Fox Harvard: As far as passion goes, no. I’m afraid that’s simply not going to happen. Whether it’s sexual drive, politics, or the passion to create, it only appears to strengthen with time. It’s like I was saying earlier—I have to keep creating, in order to push the images out of my head. Most fall short of what’s actually in there. My biggest fear isn’t running dry, per se, it’s being able to have my execution of them match their output. The main reason I shoot so much is not only to see what I can create with the faces I find the most interesting but also to also see what I can pull out of the ones that I don’t.
Too many “photographers” (especially the males) tend to view their cameras as intrinsically penile; in the sense that they’re overly selective for purely selfish reasons who & what they shoot. I’m not trying to generalize or denigrate but I honestly want mine to become more conceptually vaginal in the sense that it’s more accepting of things and capable of giving a greater birth to things; within reason.
I’m almost bored shitless of erotica and the nude in general, unless it’s putting something to print I hadn’t noticed or executed successfully before. I also want beautiful and decadent wardrobe and props and locations to work with in order to be able to express—rather it be more directly or indirectly—with someone else’s voice and/or sense of expression. But at this point it’s especially hard to come by without a Milanese or Parisian fashion house’s budget. In the meantime, without the extravagant wardrobe, I’m trying to be able to communicate the same thing through people’s faces as I was through their bodies in the past. Slowly but surely though. Hopefully all will be successful.
Fox Harvard: A bit better off than I was at the start of this, oddly enough. I hope my contempt turns to gratitude. In order to answer this question I feel I must refer back to your first one. Am I happy with where I am? I don’t know. I’m not unhappy though; I mean I’m grateful for all the support I’ve received thus far and any other accomplishments I’ve gotten in regards to publishing & exhibition, but I have leaps and bounds to go before I’m anywhere near where I want to be. And I sincerely fear that that concern will never ebb, regardless of my endeavors. Perhaps that’s not such a bad thing though; at least it’s one more form of internal motivation to “maintain my output”. I imagine the first step would be letting go of the feeling that I’ll always be playing catch-up, compared to what would have been, had I not ceased for so many years. But it would be both quite unfair and dishonest of me to ignore the fact that I’ve accomplished quite a bit for only having been shooting seriously for three years now.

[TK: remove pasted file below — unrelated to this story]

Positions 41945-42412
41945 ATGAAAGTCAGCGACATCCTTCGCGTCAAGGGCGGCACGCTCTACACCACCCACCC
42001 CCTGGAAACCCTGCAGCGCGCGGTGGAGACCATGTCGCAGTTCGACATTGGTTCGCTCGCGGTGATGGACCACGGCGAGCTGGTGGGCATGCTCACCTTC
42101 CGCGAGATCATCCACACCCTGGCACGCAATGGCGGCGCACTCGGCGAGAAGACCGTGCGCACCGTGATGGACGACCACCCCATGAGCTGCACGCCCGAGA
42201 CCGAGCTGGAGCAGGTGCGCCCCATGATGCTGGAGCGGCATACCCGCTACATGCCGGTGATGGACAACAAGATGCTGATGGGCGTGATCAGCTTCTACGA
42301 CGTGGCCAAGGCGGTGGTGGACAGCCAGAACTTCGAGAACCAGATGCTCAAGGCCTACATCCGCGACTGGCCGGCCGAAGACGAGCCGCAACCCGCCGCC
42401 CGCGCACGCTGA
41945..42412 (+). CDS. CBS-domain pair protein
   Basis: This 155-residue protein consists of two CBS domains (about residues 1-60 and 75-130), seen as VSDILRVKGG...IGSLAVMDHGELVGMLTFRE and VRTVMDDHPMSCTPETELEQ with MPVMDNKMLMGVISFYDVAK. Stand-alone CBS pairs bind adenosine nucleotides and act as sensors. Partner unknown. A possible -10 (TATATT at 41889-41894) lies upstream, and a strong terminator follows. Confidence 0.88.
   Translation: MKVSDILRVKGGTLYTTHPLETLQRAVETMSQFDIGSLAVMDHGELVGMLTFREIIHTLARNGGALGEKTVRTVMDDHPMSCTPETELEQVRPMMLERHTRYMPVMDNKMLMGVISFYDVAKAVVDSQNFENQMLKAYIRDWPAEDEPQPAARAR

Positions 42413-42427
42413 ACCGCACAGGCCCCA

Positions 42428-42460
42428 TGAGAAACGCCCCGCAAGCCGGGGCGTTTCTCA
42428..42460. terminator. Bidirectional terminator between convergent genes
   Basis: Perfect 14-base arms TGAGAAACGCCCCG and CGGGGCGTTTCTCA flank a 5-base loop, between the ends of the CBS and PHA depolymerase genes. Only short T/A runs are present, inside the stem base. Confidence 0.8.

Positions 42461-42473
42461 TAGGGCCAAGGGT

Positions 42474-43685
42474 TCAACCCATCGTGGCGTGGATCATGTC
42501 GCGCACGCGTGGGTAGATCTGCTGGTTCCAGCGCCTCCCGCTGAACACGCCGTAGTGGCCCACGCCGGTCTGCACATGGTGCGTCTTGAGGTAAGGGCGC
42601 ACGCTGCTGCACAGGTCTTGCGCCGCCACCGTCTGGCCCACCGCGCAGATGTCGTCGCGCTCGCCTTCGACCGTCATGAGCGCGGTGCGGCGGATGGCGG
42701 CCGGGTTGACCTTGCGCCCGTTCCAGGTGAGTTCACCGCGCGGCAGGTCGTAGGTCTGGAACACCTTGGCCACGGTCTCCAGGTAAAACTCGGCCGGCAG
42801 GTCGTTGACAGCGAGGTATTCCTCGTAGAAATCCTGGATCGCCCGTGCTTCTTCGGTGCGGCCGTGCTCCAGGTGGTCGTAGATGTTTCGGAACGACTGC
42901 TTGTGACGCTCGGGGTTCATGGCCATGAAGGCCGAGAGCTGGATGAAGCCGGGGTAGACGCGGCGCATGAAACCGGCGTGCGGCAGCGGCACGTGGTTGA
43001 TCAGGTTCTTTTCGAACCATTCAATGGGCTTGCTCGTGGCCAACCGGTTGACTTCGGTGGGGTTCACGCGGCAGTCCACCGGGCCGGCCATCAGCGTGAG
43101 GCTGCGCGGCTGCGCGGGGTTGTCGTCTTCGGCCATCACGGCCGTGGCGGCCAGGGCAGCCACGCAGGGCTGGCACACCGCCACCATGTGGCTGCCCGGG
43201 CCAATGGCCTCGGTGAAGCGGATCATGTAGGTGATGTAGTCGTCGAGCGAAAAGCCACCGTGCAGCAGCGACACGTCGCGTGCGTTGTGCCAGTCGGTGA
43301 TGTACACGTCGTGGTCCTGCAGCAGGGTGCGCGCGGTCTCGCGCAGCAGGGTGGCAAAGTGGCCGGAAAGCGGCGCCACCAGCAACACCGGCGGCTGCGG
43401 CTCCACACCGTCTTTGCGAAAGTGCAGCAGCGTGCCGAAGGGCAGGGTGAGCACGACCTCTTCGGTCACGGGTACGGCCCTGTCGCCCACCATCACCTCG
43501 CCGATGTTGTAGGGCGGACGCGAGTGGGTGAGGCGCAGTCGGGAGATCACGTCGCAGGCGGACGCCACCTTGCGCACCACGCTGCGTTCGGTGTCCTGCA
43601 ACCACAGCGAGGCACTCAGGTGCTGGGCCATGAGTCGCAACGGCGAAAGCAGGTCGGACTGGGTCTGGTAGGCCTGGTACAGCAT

I wish I didn’t have to sleep, so the improvement & learning process was continuous and without gaps. I wish I had access to a bit more funds than I have to work with currently. I want to be able to shoot editorials on the scale of the grand masters of oil painting. I wish I were more in love than I am now. I want to cement my reputation as a professional and a gentle man. I want to go forward being able to do well for the things I regrettably cannot reverse. I want to be able to create non-stop and share it with as many people as I can. In the end I want to be able to feel I put some sort of substance back into style and make beauty a noble thing, not just superficial; regardless of what form it comes in. I need all these things. And I think perhaps I will continue to do as I have been, until a better answer makes itself known.